Michele Rizzo

June 17 > August 23, 2020
 
What does it mean for you to inhabit a space during a residency period?
 

Space is both physical and mental. When I prepare my workspace I tend to make it as hybrid as possible so that it stimulates me to work but also allows me to do nothing, so to have things come to the surface when they want. Space must favor a certain type of durational experience which is timeless. The creative process for me is basically based on waiting, so living in a residence space means refining my waiting sensitivity. In order for this to happen I usually need music, a comfortable place to write or lie down, flowers or plants.

 

How would you define the space of your work and research? What will you investigate on this occasion?
 

Right now I'm trying to translate some concepts related to movement into materiality. The body remains the first material to deal with. I try to meet the body outside of me. The space in which this meeting takes place is not physical—although to access it you need matter, so the practice that I have to develop in order to do so is based on a dialogue between me and matter. We look at each other, we study, we mirror ourselves, we recognize ourselves—or don’t. The important thing is to let one thing become the other.

 

Define “care” in three words
 

To learn, to try, to trust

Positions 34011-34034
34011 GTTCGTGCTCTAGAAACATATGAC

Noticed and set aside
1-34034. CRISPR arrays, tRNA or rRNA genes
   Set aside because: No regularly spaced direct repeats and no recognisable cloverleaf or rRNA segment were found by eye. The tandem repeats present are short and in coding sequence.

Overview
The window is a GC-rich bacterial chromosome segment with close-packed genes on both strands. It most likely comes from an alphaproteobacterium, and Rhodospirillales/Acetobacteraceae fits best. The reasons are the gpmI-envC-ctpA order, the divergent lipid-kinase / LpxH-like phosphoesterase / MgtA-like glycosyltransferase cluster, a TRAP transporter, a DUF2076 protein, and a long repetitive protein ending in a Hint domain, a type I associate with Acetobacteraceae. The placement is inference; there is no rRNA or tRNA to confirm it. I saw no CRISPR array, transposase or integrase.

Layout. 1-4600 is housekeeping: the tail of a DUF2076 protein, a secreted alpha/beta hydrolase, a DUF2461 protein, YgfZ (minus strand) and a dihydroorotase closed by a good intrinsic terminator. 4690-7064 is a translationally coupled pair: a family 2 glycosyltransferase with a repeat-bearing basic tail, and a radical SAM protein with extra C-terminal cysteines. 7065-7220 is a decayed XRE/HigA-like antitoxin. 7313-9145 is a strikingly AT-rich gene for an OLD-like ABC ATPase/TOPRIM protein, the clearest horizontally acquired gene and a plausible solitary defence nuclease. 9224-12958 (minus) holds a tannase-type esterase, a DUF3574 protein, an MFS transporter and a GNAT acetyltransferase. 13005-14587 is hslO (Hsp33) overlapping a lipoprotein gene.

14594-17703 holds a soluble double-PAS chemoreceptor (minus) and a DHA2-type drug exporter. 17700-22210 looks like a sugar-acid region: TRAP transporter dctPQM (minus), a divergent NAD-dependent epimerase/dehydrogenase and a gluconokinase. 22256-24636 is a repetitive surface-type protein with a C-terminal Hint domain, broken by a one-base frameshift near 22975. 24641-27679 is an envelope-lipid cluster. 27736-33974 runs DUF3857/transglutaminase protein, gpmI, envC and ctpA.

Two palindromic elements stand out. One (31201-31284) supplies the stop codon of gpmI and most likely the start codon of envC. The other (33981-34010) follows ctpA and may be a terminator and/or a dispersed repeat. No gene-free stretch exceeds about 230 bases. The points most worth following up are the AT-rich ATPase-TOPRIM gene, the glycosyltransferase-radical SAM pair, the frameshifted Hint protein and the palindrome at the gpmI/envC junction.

Michele Rizzo (b. 1984), Italian choreographer and artist based in Amsterdam, graduated in 2011 at the School for New Dance Development in Amsterdam (SNDO), and in 2015 at the Sandberg Instituut Amsterdam in the Dirty Art Department Master program for visual arts. Michele Rizzo’s research operates at the crossover between performing art and visual art, and produces performances that merge sculpture, dance and performance elements. Although all his works are united by a distinctive interest into the poetics of transformation, becoming and transcending, the outcomes of such multidisciplinary approach often crystallizes in very different performances. HIGHER (2015), a project inspired by club culture with music by Lorenzo Senni, focused on the experience of ecstatic dancing, as during the activity of clubbing. The latest edition of this work, titled HIGHER xtn (2018), is an extended version with 14 dancers created for the Stedelijk Museum Amsterdam, as part of the exhibition Freedom of Movement, and has been invited in the collection of the museum. SPACEWALK (2017) deals still with notions of clubbing and trance, but as well transcends the aesthetic of the club, translating it into a unique spatial environment, which refers to the realm of the virtual and architecture. His latest work DEPOSITION (2019), with music by Billy Bultheel, represents the third episode of the trilogy that includes HIGHER and SPACEWALK, and it brings the focus back to the body of the performer. He is a regular guest teacher in choreography and movement research at the SNDO in Amsterdam, and has thought workshops at, among others, Impulstanz Vienna, Sandberg Institute Amsterdam, ISAC Bruxelles, Studio 303 Montreal.